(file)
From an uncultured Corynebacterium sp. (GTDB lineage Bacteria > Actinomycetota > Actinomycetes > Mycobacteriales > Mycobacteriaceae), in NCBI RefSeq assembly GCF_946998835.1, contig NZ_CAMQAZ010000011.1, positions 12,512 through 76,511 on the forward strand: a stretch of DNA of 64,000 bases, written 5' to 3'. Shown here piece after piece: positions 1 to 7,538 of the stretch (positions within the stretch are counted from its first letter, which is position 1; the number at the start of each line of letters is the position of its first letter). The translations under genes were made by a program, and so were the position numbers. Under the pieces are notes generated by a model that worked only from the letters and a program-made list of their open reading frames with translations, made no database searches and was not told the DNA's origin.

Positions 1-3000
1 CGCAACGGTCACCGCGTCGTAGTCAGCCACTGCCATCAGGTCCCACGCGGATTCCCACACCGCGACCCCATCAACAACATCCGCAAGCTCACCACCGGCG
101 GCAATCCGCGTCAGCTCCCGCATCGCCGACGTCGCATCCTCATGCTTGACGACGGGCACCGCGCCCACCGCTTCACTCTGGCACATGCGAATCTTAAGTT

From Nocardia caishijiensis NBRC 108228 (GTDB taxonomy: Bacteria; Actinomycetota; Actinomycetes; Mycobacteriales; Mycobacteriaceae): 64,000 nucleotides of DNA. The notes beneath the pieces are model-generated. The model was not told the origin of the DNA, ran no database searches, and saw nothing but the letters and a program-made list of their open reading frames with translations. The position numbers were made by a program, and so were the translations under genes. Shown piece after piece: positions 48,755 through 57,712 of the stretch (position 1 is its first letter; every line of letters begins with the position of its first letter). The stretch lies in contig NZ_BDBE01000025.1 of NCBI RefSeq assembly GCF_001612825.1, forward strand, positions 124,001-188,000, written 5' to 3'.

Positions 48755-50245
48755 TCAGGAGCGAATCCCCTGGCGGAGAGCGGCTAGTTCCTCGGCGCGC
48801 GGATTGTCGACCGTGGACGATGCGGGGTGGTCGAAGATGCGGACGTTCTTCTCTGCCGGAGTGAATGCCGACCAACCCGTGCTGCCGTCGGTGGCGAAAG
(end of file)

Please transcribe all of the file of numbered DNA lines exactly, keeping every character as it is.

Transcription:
From an uncultured Corynebacterium sp. (GTDB lineage Bacteria > Actinomycetota > Actinomycetes > Mycobacteriales > Mycobacteriaceae), in NCBI RefSeq assembly GCF_946998835.1, contig NZ_CAMQAZ010000011.1, positions 12,512 through 76,511 on the forward strand: a stretch of DNA of 64,000 bases, written 5' to 3'. Shown here piece after piece: positions 1 to 7,538 of the stretch (positions within the stretch are counted from its first letter, which is position 1; the number at the start of each line of letters is the position of its first letter). The translations under genes were made by a program, and so were the position numbers. Under the pieces are notes generated by a model that worked only from the letters and a program-made list of their open reading frames with translations, made no database searches and was not told the DNA's origin.

Positions 1-3000
1 CGCAACGGTCACCGCGTCGTAGTCAGCCACTGCCATCAGGTCCCACGCGGATTCCCACACCGCGACCCCATCAACAACATCCGCAAGCTCACCACCGGCG
101 GCAATCCGCGTCAGCTCCCGCATCGCCGACGTCGCATCCTCATGCTTGACGACGGGCACCGCGCCCACCGCTTCACTCTGGCACATGCGAATCTTAAGTT

From Nocardia caishijiensis NBRC 108228 (GTDB taxonomy: Bacteria; Actinomycetota; Actinomycetes; Mycobacteriales; Mycobacteriaceae): 64,000 nucleotides of DNA. The notes beneath the pieces are model-generated. The model was not told the origin of the DNA, ran no database searches, and saw nothing but the letters and a program-made list of their open reading frames with translations. The position numbers were made by a program, and so were the translations under genes. Shown piece after piece: positions 48,755 through 57,712 of the stretch (position 1 is its first letter; every line of letters begins with the position of its first letter). The stretch lies in contig NZ_BDBE01000025.1 of NCBI RefSeq assembly GCF_001612825.1, forward strand, positions 124,001-188,000, written 5' to 3'.

Positions 48755-50245
48755 TCAGGAGCGAATCCCCTGGCGGAGAGCGGCTAGTTCCTCGGCGCGC
48801 GGATTGTCGACCGTGGACGATGCGGGGTGGTCGAAGATGCGGACGTTCTTCTCTGCCGGAGTGAATGCCGACCAACCCGTGCTGCCGTCGGTGGCGAAAG